By Suzzane Marshall from the September 2013 Edition
While wintering in Manzanillo I have had the pleasure of joining ‘the ladies’ for lunch a few times. Having a network of local friends that I can call or e-mail, my ‘Manzanillo life’ is evolving with interesting events and places to visit that I wasn’t always aware of. These lunches were with an association called Las Mujeres Amigas. Roughly translated it means women friends.
I would estimate because of the busier winter season, that there were up to one hundred women in attendance enjoying a lovely lunch at Club Oasis and being treated on different occasions to a roster of speakers on various topics from gardening to government regulation changes for foreigners in Mexico. It was and is, very interesting and helpful.
But on this particular day we are being treated to a lovely man willing to stand in front of all these women and give us tips on shooting photos with the ever changing modern technology we pack around in our pockets and purses.
These would be IPhones, Androids and a whole host of products offering cameras as an option. In the course of providing some great tips on framing a photo properly in one-third dimensions, lighting and tools to edit and photo shop our subjects, he began to tell us of his recent experience with local friends on a pilgrimage to Talpa de Allende and to share some of the photos he had captured on this journey.
The hush in the room as he spoke underscored the reverence, admiration and emotion that he expressed about the dedication and sacrifice that so many Mexicans demonstrate by taking this difficult journey of a lifetime as a demonstration of true faith and love in honor of the legend of the Virgin of Talpa.
Many of us were very moved by his obvious emotions and for me; it was a rare occasion to be exposed to such open feelings and vulnerability. I was very moved by this for I come from a world of control where expressing deep emotions is difficult and often frowned upon. I really admired this man and I was left with a desire to learn more about this pilgrimage.
La Ruta del Peregrino stretches out on a distance of 117 kilometers. Approximately two million people participate each year in this religious phenomenon coming from different parts of Mexico to walk through the mountain ranges of Jalisco starting in the town of Ameca, ascending to el Cerro del Obispo at an altitude of 2000 meters above sea level, crossing the peak of Espinazo del Diablo to descend to its final destination in the town of Talpa de Allende to meet with the Virgin of Talpa as an act of devotion, faith and gratitude. This religious voyage has taken place since the 17th century, for the pilgrims the act of faith is carried to a penitence, the conditions of the route are harsh. This sacrifice carried with austerity is an essential part of the promise or offering that becomes the ritual of Festivities begin in Talpa every year on March 24th to commemorate a day upon which the Virgin was unearthed and continues for three months. The statue of the Virgin was discovered in a small chapel, was restored and taken away to a church in a distant town. The next morning however, the Virgin was back in Talpa. The journey overnight was impossible and the faithful saw it as a miracle. Over the years there have been many miraculous healings attested to by letters and cards in an adjoining room bearing witness and giving thanks.purification.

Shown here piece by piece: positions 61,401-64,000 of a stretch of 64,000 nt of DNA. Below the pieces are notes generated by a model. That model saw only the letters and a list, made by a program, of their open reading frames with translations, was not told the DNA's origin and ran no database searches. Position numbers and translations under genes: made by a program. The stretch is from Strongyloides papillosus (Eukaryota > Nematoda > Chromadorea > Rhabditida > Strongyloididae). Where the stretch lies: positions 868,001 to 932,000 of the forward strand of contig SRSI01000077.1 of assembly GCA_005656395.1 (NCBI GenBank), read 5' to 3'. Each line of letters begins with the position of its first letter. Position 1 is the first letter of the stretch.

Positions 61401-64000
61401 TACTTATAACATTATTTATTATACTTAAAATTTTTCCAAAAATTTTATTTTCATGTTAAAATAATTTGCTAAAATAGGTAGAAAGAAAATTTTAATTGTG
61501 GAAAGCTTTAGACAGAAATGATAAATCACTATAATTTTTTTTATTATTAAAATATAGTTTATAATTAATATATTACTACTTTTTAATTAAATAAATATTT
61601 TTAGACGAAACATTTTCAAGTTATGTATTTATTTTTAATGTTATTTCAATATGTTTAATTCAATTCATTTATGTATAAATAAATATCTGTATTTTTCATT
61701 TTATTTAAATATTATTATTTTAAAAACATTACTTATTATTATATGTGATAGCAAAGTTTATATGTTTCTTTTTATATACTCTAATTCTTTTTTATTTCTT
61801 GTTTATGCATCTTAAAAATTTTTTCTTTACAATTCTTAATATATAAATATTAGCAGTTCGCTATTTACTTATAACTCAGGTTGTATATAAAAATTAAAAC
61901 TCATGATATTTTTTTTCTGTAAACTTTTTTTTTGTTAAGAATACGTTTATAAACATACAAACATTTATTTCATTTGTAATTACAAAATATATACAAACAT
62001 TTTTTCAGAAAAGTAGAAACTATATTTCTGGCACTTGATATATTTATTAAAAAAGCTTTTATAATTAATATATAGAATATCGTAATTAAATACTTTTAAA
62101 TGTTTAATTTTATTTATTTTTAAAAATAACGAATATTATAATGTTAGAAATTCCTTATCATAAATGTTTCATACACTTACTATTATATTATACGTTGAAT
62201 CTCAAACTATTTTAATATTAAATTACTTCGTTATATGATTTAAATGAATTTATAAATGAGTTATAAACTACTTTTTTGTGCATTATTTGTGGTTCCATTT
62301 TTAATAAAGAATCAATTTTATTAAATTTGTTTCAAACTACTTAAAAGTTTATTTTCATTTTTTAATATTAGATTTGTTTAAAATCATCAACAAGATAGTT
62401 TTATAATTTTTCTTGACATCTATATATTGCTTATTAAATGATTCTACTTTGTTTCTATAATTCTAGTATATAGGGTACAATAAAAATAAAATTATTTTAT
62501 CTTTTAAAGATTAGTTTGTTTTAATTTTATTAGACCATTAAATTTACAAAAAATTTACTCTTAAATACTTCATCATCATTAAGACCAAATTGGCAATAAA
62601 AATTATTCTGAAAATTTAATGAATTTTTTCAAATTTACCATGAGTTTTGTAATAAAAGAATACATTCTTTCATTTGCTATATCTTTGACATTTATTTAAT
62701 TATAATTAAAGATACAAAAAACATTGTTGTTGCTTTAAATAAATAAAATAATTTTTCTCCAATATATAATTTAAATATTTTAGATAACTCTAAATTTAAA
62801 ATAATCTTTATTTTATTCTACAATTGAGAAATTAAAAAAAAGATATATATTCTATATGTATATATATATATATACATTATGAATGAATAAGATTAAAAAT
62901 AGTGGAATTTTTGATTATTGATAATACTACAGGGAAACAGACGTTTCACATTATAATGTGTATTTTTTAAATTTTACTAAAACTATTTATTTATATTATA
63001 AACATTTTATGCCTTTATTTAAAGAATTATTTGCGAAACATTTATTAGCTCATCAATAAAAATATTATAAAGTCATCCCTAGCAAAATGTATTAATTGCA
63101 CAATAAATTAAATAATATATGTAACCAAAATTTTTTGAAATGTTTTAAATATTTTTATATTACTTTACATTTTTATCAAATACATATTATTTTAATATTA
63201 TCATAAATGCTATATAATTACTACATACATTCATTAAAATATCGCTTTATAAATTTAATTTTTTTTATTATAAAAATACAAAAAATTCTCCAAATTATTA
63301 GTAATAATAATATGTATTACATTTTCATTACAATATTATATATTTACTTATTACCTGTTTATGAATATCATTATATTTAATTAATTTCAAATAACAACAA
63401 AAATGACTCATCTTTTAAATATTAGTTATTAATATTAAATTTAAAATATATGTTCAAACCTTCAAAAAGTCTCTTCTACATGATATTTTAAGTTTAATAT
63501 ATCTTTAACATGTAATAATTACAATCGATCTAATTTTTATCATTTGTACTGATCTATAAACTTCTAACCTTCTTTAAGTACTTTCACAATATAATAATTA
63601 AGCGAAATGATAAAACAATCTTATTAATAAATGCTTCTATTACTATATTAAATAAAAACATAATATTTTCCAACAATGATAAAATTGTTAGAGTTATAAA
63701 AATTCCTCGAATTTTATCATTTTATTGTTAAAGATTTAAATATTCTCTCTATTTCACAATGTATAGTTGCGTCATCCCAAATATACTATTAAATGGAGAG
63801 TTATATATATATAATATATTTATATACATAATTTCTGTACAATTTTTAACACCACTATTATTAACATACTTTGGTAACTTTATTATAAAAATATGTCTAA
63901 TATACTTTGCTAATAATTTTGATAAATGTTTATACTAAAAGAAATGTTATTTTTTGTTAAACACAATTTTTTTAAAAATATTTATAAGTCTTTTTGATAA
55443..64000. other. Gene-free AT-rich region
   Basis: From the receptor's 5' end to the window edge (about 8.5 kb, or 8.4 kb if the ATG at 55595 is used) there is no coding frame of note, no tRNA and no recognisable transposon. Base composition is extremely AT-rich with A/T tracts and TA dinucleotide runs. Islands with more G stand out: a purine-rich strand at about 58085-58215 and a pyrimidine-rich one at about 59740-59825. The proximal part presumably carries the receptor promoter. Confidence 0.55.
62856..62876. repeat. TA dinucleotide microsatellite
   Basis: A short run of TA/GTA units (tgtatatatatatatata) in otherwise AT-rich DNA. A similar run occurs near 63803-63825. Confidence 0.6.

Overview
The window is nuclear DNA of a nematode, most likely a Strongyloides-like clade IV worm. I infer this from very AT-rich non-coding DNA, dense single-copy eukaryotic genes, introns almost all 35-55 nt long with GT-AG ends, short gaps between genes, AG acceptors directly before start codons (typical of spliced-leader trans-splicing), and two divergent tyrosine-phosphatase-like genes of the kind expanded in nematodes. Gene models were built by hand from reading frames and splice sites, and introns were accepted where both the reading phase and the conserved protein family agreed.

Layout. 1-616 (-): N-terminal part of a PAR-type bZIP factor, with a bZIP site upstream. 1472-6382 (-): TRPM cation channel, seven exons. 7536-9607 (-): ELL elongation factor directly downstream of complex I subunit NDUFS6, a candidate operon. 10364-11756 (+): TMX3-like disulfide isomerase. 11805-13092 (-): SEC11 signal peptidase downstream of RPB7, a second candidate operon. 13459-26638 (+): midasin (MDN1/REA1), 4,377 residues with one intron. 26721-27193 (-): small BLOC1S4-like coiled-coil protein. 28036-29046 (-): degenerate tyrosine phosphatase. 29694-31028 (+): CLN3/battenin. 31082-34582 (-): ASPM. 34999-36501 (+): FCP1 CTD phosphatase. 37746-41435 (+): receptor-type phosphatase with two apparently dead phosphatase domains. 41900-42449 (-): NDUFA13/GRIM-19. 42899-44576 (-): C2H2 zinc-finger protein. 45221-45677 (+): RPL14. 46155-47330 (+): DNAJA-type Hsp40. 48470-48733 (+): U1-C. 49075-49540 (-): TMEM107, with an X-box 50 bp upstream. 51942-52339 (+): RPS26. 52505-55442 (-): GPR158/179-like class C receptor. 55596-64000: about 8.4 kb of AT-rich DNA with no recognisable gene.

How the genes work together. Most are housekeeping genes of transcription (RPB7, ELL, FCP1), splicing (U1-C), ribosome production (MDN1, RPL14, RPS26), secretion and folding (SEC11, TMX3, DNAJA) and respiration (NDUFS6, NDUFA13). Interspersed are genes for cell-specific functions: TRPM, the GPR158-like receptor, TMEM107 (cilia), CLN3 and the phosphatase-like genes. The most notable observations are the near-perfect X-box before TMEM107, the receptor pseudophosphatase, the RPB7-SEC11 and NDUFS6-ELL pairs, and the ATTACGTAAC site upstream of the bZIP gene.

As is often the case, the legend of the Rosario de Talpa (Virgin) takes on various stories that twist and turn though the centuries and no one can say for sure if all of these are attributable. But the fact remains that the faithful believe, and their experience is one of pure joy and submission. We have all heard that faith can move mountains. So be it. I love Mexico and its people.
The link below takes you to a fascinating Mexican news story in English of the travelling Virgin taken to local peoples and ranchers. It is another view of the ceremony that exists around the legend and the faithful who believe and honor her.
Suzanne A. Marshall hails from western Canada and has been living the good life in Manzanillo over the past 8 years. She is a wife, mom and grandma. She is retired from executive business management where her writing skills focused on bureaucratic policy, marketing and business newsletters. Now she shares the fun and joy of writing about everyday life experiences in beautiful Manzanillo, Mexico, the country, its people, the places and the events.